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Five Things I Learned from the SAG Nominations

Photo of Anne Thompson By Anne Thompson | Thompson on Hollywood December 17, 2009 at 3:20AM

The Screen Actors Guild Award nominations are more revealing in many ways than the much-touted Golden Globes, because they reveal how the actors think. That's important because the actors branch of the Academy is by far the most dominant, some 1200 votes out of 6000. Thus you can glean from the nominations below several things:
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Thompson on Hollywood

The Screen Actors Guild Award nominations are more revealing in many ways than the much-touted Golden Globes, because they reveal how the actors think. That's important because the actors branch of the Academy is by far the most dominant, some 1200 votes out of 6000. Thus you can glean from the nominations below several things:

1. The actors love Up in the Air, Inglourious Basterds and Precious, which earned three nominations each, but Up in the Air was scratched from the outstanding performance by a cast category, the actors' equivalent of the best picture category. The other winners were An Education, Nine and The Hurt Locker.

2. The Hurt Locker is a leading awards contender: its star Jeremy Renner grabbed the fifth best actor slot.

3. SAG best actress nominee Sandra Bullock could land an Oscar nom for The Blind Side. It's classic: a popular brunette comedienne goes blonde to play a character role in a hit drama.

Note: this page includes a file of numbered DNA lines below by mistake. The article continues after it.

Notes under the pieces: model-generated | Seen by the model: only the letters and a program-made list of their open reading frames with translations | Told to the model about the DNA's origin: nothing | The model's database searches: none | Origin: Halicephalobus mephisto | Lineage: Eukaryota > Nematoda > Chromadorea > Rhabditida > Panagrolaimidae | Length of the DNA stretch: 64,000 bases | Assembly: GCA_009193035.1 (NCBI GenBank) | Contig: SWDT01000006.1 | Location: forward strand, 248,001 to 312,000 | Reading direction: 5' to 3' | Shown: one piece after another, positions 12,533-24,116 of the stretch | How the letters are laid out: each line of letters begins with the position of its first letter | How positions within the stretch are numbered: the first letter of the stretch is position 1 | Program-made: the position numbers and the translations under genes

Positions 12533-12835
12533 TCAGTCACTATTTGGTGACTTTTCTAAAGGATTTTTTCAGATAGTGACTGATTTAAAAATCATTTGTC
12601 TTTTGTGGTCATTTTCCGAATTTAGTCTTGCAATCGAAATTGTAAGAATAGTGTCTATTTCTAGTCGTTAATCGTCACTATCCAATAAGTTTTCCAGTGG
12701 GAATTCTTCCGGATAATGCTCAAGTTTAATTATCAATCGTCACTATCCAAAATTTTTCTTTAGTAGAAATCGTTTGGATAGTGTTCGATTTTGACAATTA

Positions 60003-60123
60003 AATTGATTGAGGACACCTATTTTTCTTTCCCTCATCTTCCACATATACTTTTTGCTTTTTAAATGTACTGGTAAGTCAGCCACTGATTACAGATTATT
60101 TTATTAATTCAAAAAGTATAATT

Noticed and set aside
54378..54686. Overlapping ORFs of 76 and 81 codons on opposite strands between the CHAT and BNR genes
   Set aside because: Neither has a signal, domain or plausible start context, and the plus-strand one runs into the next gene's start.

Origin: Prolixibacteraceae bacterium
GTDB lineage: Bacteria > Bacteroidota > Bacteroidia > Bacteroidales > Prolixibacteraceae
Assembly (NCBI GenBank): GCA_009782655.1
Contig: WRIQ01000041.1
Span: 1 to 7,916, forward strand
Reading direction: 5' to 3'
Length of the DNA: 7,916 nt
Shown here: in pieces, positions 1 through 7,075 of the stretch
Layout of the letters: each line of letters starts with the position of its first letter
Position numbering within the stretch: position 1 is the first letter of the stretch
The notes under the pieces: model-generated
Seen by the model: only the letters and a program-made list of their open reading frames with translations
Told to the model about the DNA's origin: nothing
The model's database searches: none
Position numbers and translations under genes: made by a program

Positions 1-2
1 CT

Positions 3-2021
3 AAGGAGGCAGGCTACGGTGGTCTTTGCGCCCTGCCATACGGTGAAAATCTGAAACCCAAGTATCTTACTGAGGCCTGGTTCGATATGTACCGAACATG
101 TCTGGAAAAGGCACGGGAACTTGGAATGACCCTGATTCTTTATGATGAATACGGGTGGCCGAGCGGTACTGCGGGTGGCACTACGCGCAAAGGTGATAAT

4. The SAG supporting actors mirror the Golden Globes, but I'm not positive Invictus' Matt Damon will grab a nom on Oscar noms morning (he doesn't have much to do in the movie). Plummer is in for The Last Station, Harrelson for The Messenger, Tucci for The Lovely Bones, Waltz for Inglourious Basterds. I still think momentum will pick up for It's Complicated's Alec Baldwin.

5. Harvey Weinstein is a mighty campaigner. Don't look for Diane Kruger to grab a supporting actress Oscar nom. But her inclusion (at the expense of A Single Man's Julianne Moore) means Inglourious Basterds is very popular.

No one ever expected James Cameron's Avatar to be an actors' picture. (Neither was The Lord of the Rings trilogy.) As we head toward Oscar nominations, Avatar and The Hurt Locker are duking it out for best picture and director.

Outstanding Performance by a Cast in a Motion Picture

“An Education”

“The Hurt Locker
“
"Inglourious Basterds”

“Nine”

“Precious”

Outstanding Performance by a Male Actor in a Leading Role

Jeff Bridges, “Crazy Heart”

George Clooney, “Up In The Air”

Colin Firth, “A Single Man”

Morgan Freeman, “Invictus”

Jeremy Renner, “The Hurt Locker”

Outstanding Performance by a Female Actor in a Leading Role

Sandra Bullock, “The Blind Side”

Helen Mirren, “The Last Station”

Carey Mulligan, “An Education”

Gabourey Sidibe,“Precious”

Meryl Streep, “Julie & Julia”

Outstanding Performance by a Male Actor in a Supporting Role

Matt Damon,  “Invictus”

Woody Harrelson, “The Messenger”

Christopher Plummer, “The Last Station”

Stanley Tucci, “The Lovely Bones”

Christoph Waltz, “Inglourious Basterds”

Outstanding Performance by a Female Actor in a Supporting Role

Penelope Cruz, “Nine”

Vera Farmiga, “Up In The Air”

Anna Kendrick, “Up In The Air”

Diane Kruger, “Inglourious Basterds”

Mo’Nique, “Precious”

This article is related to: Awards, Headliners, Oscars, Sandra Bullock, George Clooney, Matt Damon


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Thompson on Hollywood

Born and raised in Manhattan, Anne Thompson grew up going to the Thalia and The New Yorker and wound up at grad Cinema Studies at NYU. She worked at United Artists and Film Comment before heading west as that magazine's west coast editor. She wrote for the LA Weekly, Sight and Sound, Empire, The New York Times and Entertainment Weekly before serving as West Coast Editor of Premiere. She wrote for The Washington Post, The London Observer, Wired, More, and Vanity Fair, and did staff stints at The Hollywood Reporter and Variety. She eventually took her blog Thompson on Hollywood to Indiewire. She taught film criticism at USC Critical Studies, and continues to host the fall semester of “Sneak Previews” for UCLA Extension.